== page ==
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“They had an opportunity to inspect the property. This entire saga has been driven by Mark Atkinson. They’re intentionally misreading code. My only step left is the courts. I’ve exhausted everything.”

Audio from inside the Pottsville City Council meeting hall

You can listen to the full discussion from Monday night’s Pottsville City Council meeting on May 13 (Apologies in advance for some of the rustling).

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  1. Lori

    May 14, 2024 at 11:00 pm

    This is all political. If the city was so worried about safety and codes, they would be doing a lot more enforcement of all the other violations in the city too. Dilapidated buildings, half falling down buildings, piled trash, inside household furniture in yards and on porches. Etc.

  2. Frank

    May 16, 2024 at 8:02 am

    A tax deduction (for sprinkler system) is NOT free. It’s the same as a utility bill for a business. It lowers your taxable income. Weaver is correct. He would still have to pay for the whole thing and would save a percentage on federal taxes, likely in the range of 20 percent. How in the world could a Council member who has been in there for years, not know that?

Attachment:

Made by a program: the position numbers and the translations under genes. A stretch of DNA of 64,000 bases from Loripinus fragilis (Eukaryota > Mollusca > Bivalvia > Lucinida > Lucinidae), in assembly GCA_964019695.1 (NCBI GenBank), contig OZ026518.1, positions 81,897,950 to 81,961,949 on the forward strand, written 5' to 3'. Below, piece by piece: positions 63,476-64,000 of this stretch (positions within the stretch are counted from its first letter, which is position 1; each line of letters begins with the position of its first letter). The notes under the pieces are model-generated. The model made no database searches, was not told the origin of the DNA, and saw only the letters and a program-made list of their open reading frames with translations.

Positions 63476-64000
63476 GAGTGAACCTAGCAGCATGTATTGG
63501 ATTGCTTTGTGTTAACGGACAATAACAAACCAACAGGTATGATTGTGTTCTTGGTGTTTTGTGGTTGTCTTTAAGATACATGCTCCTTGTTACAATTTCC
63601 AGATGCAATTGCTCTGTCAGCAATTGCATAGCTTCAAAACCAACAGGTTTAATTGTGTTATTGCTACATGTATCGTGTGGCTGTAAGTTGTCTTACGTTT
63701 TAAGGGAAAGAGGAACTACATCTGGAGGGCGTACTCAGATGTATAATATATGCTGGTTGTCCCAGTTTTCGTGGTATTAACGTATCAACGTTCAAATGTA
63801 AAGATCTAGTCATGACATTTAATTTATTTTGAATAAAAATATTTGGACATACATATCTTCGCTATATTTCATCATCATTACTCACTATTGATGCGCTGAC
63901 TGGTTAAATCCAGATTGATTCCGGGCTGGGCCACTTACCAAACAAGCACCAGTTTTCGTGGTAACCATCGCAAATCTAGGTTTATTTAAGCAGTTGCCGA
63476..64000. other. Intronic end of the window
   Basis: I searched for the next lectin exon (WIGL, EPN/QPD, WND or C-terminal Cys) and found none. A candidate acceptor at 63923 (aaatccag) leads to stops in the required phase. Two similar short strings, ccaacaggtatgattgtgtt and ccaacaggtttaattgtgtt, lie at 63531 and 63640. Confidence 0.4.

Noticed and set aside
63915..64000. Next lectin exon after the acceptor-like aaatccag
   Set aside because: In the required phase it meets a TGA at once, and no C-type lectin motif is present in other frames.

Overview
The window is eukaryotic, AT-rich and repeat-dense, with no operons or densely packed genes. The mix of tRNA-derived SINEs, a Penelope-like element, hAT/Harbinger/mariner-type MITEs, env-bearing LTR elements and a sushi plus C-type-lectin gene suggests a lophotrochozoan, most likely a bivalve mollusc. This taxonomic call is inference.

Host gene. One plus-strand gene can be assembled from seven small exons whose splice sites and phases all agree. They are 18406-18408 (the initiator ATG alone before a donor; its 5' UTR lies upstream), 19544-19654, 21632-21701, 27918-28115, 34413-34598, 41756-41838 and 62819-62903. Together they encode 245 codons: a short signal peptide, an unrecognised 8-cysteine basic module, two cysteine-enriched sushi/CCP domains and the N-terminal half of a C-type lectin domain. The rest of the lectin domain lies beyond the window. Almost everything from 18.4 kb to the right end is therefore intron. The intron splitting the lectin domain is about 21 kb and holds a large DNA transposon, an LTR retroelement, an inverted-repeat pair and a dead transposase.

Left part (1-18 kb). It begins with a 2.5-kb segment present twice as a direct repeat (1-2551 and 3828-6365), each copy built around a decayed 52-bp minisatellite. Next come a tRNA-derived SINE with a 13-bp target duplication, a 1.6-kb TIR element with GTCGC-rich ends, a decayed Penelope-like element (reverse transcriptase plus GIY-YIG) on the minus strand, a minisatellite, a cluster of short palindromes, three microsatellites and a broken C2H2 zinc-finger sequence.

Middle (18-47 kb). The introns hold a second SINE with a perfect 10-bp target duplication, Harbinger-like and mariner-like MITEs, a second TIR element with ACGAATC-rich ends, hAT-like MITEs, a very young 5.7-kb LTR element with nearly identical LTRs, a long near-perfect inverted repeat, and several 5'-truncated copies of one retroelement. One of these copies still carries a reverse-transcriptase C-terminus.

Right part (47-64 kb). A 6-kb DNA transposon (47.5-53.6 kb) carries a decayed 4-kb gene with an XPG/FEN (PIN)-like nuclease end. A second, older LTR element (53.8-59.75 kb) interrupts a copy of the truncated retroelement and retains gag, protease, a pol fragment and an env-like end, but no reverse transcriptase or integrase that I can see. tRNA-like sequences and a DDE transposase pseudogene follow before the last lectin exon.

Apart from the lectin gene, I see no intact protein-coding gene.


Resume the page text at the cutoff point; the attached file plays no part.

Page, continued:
3. Val

    May 17, 2024 at 12:27 pm

    It’s becoming more and more interesting. Both officials are saying that Weaver was “essentially given the property”. What did he offer in return? There must be some agreements/contracts, etc. If not, does it mean that Pottsville authorities simply give the properties to ppl as a gift? Just curious..

  4. Father Wally

    May 17, 2024 at 5:15 pm

    Bobby never should have been trusted with such a big project! The 67 code violations alone shouldn’t have happened to begin with! His irresponsibility speaks loudly in this city. Hang it up Bobby and go back to making s****y coffee and crepes.